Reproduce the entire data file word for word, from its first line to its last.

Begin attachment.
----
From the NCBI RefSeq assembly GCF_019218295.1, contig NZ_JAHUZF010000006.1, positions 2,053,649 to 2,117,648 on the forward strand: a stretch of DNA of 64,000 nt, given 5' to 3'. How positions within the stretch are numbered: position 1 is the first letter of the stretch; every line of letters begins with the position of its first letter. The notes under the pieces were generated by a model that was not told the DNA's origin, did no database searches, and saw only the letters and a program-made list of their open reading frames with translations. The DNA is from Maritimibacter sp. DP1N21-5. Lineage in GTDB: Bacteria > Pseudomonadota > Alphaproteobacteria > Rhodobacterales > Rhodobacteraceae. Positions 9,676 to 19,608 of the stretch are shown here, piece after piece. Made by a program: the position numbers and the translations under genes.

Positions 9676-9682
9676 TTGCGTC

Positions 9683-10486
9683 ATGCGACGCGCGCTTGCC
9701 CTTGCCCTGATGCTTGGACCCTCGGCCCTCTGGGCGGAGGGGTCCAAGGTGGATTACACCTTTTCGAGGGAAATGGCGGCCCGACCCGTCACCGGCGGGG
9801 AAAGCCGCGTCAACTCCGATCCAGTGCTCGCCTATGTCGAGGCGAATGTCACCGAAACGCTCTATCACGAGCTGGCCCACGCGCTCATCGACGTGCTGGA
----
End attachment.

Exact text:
From the NCBI RefSeq assembly GCF_019218295.1, contig NZ_JAHUZF010000006.1, positions 2,053,649 to 2,117,648 on the forward strand: a stretch of DNA of 64,000 nt, given 5' to 3'. How positions within the stretch are numbered: position 1 is the first letter of the stretch; every line of letters begins with the position of its first letter. The notes under the pieces were generated by a model that was not told the DNA's origin, did no database searches, and saw only the letters and a program-made list of their open reading frames with translations. The DNA is from Maritimibacter sp. DP1N21-5. Lineage in GTDB: Bacteria > Pseudomonadota > Alphaproteobacteria > Rhodobacterales > Rhodobacteraceae. Positions 9,676 to 19,608 of the stretch are shown here, piece after piece. Made by a program: the position numbers and the translations under genes.

Positions 9676-9682
9676 TTGCGTC

Positions 9683-10486
9683 ATGCGACGCGCGCTTGCC
9701 CTTGCCCTGATGCTTGGACCCTCGGCCCTCTGGGCGGAGGGGTCCAAGGTGGATTACACCTTTTCGAGGGAAATGGCGGCCCGACCCGTCACCGGCGGGG
9801 AAAGCCGCGTCAACTCCGATCCAGTGCTCGCCTATGTCGAGGCGAATGTCACCGAAACGCTCTATCACGAGCTGGCCCACGCGCTCATCGACGTGCTGGA